Young entrepreneur from Kyunthu Kyunthar producer group

Young entrepreneur from Kyunthu Kyunthar producer group

Yu, 18 years old, is a member of 'Kyunthu Kyunthar' producer group and also a member of a savings group in her village. She lives with her mother and younger sister while her father and brother are migrants in Thailand. She is currently waiting for the exam results of her freshman year at Hpa-An University.

After saving her pocket money in the savings group in her village for three years, she has been able to invest her savings into a producer group called Kyunthu Kyunthar and obtain a regular monthly income.

“I didn’t want to bother my mother asking for money for me every day when I go to school. So, I started saving in the group,” Yu explained.

With her savings, Yu invested 500,000 MMK (US$350) in the producer group, a group that produces liquid soap, soy milk and soybean crackers, selling them to local buyers. At the end of every month, Yu normally earns around 30,000-50,000 MMK (US$15-30).

Yu, helping with making of soy bean milk


“I normal save the profits for the transportation and pocket money for the next college term. And I sometimes give pocket money to my younger sister. Thanks to savings group practices and the producer group, I’m having my own income and I can even support my family,” says Yu.

Yu dreams of becoming a teacher or to start her own business when she grows older. She believes that the experiences from being a part of this producer group and the trainings she attended from World Vision will help achieve her future dreams.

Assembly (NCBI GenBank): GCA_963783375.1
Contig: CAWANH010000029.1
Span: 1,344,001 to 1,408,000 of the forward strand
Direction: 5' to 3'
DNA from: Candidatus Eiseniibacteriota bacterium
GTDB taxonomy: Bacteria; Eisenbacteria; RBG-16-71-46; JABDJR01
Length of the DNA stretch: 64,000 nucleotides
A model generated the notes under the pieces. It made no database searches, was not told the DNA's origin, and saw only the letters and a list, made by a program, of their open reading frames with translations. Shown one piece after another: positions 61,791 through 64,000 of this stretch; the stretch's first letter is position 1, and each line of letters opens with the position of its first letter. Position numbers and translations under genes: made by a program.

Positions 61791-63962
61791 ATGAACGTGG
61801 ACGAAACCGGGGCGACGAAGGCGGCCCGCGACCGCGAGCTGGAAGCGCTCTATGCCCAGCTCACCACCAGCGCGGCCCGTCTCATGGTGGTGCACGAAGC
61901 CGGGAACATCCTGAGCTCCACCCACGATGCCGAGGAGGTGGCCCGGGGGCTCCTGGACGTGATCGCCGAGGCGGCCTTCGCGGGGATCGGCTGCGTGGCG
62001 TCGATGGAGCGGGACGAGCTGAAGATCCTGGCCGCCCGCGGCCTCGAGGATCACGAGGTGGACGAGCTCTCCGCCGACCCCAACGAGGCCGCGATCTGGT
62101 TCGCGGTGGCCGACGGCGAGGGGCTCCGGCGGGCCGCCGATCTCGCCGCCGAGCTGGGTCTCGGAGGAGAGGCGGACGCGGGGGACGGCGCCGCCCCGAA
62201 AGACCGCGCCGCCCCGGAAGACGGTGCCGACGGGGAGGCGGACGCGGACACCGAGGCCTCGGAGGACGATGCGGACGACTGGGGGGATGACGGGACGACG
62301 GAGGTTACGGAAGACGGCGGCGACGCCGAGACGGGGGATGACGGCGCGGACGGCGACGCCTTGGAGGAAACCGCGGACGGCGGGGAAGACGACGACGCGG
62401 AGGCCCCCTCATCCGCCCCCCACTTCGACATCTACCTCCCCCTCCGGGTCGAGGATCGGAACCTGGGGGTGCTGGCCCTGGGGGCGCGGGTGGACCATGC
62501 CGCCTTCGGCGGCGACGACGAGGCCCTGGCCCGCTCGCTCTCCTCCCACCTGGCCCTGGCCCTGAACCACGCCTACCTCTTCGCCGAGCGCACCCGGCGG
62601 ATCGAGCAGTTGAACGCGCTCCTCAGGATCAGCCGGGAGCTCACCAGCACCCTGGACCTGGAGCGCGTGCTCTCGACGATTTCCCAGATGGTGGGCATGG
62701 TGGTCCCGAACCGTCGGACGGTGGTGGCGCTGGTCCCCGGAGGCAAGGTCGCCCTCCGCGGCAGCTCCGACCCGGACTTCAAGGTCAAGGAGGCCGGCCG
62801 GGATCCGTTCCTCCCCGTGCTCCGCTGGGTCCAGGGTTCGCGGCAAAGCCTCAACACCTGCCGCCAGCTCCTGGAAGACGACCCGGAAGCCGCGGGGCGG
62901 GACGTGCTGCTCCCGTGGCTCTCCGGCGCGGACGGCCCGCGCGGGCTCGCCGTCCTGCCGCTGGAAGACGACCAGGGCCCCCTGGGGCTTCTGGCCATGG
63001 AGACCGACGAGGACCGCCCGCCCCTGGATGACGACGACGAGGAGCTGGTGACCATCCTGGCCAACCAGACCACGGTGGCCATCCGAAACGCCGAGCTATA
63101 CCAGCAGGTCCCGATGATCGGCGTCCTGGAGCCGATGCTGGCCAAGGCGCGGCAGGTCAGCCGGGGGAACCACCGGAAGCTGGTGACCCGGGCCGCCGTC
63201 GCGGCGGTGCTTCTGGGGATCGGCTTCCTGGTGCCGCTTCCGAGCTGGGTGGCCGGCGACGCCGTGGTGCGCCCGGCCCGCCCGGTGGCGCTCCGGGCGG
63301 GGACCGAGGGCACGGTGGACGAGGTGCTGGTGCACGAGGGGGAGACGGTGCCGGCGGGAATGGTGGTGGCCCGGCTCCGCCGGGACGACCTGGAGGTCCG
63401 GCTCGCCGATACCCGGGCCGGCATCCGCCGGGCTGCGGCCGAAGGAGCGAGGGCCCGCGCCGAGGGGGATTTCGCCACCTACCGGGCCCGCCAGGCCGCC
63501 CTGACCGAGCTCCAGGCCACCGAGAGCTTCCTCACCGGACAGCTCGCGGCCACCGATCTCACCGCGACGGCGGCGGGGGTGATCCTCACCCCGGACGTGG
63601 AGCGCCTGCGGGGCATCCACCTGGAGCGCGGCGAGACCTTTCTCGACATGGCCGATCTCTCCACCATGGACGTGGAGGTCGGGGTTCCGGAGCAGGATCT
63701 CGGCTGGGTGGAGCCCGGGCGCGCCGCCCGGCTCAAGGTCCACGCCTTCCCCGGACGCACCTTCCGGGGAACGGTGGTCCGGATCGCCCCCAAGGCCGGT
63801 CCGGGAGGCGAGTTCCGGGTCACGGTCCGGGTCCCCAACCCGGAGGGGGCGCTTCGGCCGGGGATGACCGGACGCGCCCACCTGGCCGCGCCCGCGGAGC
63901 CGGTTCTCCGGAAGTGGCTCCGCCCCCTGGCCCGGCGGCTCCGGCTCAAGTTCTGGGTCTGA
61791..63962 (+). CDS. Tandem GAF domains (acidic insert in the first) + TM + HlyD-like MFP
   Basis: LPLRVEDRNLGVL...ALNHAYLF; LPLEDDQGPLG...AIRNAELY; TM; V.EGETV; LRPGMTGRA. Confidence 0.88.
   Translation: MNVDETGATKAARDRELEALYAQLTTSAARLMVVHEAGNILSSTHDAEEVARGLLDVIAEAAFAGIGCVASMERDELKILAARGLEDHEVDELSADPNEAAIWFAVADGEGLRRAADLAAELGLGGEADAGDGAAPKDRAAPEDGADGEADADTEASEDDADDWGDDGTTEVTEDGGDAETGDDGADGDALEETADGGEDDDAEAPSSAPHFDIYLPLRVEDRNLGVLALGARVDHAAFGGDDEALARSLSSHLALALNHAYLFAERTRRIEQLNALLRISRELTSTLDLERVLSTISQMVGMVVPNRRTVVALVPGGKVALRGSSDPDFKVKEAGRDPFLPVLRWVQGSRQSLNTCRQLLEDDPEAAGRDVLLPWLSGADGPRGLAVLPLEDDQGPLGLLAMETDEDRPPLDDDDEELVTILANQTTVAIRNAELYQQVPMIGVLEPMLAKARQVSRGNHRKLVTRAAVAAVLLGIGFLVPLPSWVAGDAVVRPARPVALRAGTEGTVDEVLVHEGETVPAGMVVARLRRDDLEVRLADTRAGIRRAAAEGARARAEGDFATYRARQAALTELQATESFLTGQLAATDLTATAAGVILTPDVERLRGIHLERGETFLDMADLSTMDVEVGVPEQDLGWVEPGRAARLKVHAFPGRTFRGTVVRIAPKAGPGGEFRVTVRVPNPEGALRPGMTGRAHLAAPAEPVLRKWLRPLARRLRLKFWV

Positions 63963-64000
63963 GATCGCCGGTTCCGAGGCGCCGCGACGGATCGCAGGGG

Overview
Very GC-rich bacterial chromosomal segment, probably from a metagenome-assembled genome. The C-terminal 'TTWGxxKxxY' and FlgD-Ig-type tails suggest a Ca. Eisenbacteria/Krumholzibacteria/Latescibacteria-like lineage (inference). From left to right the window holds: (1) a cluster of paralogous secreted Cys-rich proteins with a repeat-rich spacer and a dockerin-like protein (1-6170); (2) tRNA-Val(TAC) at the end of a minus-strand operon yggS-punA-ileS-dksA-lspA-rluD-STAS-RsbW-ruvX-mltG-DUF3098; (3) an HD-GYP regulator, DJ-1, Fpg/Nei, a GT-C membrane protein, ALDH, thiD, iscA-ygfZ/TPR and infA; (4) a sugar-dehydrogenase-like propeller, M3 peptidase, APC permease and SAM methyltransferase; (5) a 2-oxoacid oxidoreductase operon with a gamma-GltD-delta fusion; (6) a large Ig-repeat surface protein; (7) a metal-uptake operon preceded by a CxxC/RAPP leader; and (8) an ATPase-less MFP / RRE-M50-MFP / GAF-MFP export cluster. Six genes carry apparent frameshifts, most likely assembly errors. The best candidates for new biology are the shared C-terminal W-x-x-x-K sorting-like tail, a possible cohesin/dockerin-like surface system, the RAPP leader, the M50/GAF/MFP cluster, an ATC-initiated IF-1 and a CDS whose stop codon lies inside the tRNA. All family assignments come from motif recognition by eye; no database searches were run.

Soy Beans to produce Soybean milk


Kyunthu Kyunthar producer group is formed with six members. With the investment of each member, they buy raw materials and ingredients to produce liquid, soy milk and soybean crackers. After that, they distribute their products in local markets to buyers. Before World Vision implemented its Value Chain Development project, most of the community members depended on farming as their main income source. Outside of the harvest season, most of them did not have a regular income.

“We didn’t have anything to do after the harvest season and because of that our income were low and we couldn’t support our family well. When World Vision introduced us the technology in business development, everything has changed since then. We don’t have to wait for the harvest season to have income, we don’t need to depend only on farming for our living anymore,” Daw Than, a member of Kyunthu Kyunthar producer group, shares with enthusiasm about the changes.

A group of women from the producer group making hand made washing soap


The village is located on a big island of Thanlwin River, Kayin State. World Vision also implements its Value Chain Development project in seven nearby villages, forming Agricultural and Livestock producer groups and creating market opportunities. By giving technical support and networking markets for the community, they are able to produce quality end products and sell collectively in local markets and other townships which leads to sustainable income.

“I believe Value Chain Development Project is really suitable for the people in this community because it increases the capacity of the community and helps them to stand on their own. I’m sure that even if World Vision is no longer presented in this community, they will continue to adopt these good practices and will be a prosperous community,” Saw Edison, a Community Development Facilitator from World Vision says.